Implant displacement, bad implant placement or will it get better with time? Help please. (Photo)

Op was 6 weeks ago, 310cc HP submuscular. My doctor said I had a wide sternum and pectoral muscle attachment preventing cleavage but my implant starts very far from the middle of my rib cage. It also ends 2/3 of the way towards my back, constantly hitting against my inner arm and looking at the implant from the top, my nipple is not centred on the implant, there is a lot more on the outer sides. Will this sort itself out with time or will I possibly need revision/capsulorraphy/bigger implant?

Doctor Answers 10

Breast Implant Placement

Your photos do not provide us the information to address your specific situation, but here are some basic answers that may apply:

Your muscle is tight and pushing your implant back against the chest wall. Since the pectoralis muscle crosses your chest obliquely this force is pushing the implant outward. As the muscle softens around the implant over the next few months that will improve.

You still have swelling over your breast bone which makes the space between your implants look wider than it will when the swelling is gone. Your surgeon is right in explaining that the implants can only be placed as far toward the muscle attachment to the breast bone allows. The only way to avoid this is to place the implants over the muscle or detach the muscle from the sternum which is never a good idea. It can lead to visible rippling and very distorted looking breasts when the muscle is flexed (worse that what you may already see). Exercises like push ups that tighten the pectoralis muscles are particularly bad in the early stages because of the extreme force that applies to the implant. Once the capsule is fully mature that won't be the case. When you are lying on your back gravity is added to the push the muscle exerts on the implant pulling your implants outward, especially smooth implants which do not grip the chest wall like textured ones do. I encourage my patients to hug their implants toward the center of the chest and to sleep on their side as soon as they can to stretch the muscle as quickly as possible.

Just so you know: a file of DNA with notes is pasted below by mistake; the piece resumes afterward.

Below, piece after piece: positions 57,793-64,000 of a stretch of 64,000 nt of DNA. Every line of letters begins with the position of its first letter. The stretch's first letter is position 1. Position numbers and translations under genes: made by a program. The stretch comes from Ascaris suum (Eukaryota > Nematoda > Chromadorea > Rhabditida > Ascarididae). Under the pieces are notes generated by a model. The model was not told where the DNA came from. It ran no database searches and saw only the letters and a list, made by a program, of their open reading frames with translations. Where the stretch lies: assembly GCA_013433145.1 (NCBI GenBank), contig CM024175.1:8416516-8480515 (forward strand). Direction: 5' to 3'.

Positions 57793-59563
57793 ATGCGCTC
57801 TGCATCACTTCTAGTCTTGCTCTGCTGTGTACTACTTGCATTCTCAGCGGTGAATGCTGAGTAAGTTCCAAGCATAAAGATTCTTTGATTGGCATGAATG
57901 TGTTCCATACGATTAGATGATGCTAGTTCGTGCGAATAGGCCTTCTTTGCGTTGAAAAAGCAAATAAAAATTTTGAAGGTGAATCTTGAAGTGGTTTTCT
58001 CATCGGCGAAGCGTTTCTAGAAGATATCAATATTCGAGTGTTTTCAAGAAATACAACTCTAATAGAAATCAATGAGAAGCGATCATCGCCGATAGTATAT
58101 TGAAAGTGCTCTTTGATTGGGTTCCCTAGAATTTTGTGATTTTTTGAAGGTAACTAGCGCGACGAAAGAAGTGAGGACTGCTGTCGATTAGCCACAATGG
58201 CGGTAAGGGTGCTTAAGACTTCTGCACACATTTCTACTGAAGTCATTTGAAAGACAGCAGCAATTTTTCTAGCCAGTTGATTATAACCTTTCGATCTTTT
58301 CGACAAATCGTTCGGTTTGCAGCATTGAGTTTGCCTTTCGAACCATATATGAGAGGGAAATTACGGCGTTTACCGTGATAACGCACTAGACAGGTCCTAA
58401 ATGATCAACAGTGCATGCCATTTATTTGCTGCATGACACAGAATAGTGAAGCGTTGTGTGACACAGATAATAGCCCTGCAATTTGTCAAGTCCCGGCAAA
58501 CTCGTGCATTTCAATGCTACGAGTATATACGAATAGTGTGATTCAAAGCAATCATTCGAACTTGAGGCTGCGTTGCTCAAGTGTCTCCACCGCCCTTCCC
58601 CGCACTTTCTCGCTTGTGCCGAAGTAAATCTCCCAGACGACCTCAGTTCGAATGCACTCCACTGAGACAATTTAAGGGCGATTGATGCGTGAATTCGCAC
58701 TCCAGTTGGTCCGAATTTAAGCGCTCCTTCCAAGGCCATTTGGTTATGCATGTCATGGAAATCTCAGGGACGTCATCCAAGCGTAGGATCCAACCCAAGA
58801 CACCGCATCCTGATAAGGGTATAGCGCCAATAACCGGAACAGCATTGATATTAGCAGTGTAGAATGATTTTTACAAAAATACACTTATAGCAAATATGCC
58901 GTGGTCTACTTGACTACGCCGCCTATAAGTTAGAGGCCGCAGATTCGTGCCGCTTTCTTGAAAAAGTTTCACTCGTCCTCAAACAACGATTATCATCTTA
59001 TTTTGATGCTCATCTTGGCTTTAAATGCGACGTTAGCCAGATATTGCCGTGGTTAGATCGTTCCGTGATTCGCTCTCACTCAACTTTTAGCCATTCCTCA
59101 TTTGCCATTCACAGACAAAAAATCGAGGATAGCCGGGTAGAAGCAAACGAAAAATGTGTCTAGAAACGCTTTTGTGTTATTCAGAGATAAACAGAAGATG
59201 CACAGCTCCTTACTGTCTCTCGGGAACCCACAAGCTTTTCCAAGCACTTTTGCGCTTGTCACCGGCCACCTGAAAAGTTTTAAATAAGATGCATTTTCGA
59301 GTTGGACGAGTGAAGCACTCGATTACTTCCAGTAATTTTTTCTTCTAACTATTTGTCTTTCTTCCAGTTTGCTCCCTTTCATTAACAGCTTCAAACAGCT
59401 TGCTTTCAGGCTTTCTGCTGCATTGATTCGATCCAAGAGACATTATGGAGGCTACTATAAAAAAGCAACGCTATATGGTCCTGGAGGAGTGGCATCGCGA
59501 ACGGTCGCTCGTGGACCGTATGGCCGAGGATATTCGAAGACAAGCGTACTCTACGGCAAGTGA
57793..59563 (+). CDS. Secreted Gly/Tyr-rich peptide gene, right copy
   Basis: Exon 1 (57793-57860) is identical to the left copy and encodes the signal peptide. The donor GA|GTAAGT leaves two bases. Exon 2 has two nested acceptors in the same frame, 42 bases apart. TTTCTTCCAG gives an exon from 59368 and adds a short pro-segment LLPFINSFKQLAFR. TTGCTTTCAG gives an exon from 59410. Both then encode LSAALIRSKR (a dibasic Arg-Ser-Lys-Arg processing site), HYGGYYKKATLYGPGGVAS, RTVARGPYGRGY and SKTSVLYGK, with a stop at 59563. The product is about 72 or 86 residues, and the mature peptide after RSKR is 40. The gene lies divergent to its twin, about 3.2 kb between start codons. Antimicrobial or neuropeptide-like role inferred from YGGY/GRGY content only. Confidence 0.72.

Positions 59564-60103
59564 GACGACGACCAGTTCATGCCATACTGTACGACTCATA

The implant should ideally be centered behind your nipple or the nipple will either be on the inner or outer curve of the breast. If you chose an implant that is wider than your breast and you have a narrow chest it may not have been possible to center the implant because of the muscle attachment and there will be more volume on the sides. 

It is possible that your implants are malpositioned, but that determination can't be made for 4-6 months after surgery. Chances are that many of these issues will resolve with waiting. If not, a capsulorraphy may be necessary, but not a larger implant. That would make the problem worse. Your surgeon wants you to be happy and I am sure he will make every effort to make you so, but you have to give the healing process time to settle out. Just be patient.

San Diego Plastic Surgeon
4.3 out of 5 stars 28 reviews

It is typical of submuscular implants

All your observations are descriptive of submuscular implants.  These can only be remedied with subglandular placement of implants.  

Vasdev Rai, MD
Dallas Plastic Surgeon
5.0 out of 5 stars 23 reviews

Implant displacement

Thank you for your question. You are in a healing phase. Give it about 6 months and reevaluate. It will be difficult to comment without seeing prep pictures.

Ven Erella, MD
Austin Plastic Surgeon
4.9 out of 5 stars 30 reviews

Implant position probably a function of anatomy

Thanks for your question and the photos. Without seeing the preop photos it is hard to give accurate feedback. The limit to implant placement medially is the attachment of the pectoralis muscle to the sternum. If the chest wall has a lateral slope then that too can cause the implant to not be as far toward the middle. Once you are 6 months out, you will have a better idea of exactly where the implant pocket will be. Best of Luck!